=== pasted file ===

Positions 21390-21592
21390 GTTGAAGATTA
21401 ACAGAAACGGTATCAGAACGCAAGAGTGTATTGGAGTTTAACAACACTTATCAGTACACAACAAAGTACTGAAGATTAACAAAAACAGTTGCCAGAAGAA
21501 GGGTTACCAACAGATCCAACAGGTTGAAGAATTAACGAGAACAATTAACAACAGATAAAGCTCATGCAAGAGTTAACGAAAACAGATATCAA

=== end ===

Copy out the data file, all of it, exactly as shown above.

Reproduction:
Positions 21390-21592
21390 GTTGAAGATTA
21401 ACAGAAACGGTATCAGAACGCAAGAGTGTATTGGAGTTTAACAACACTTATCAGTACACAACAAAGTACTGAAGATTAACAAAAACAGTTGCCAGAAGAA
21501 GGGTTACCAACAGATCCAACAGGTTGAAGAATTAACGAGAACAATTAACAACAGATAAAGCTCATGCAAGAGTTAACGAAAACAGATATCAA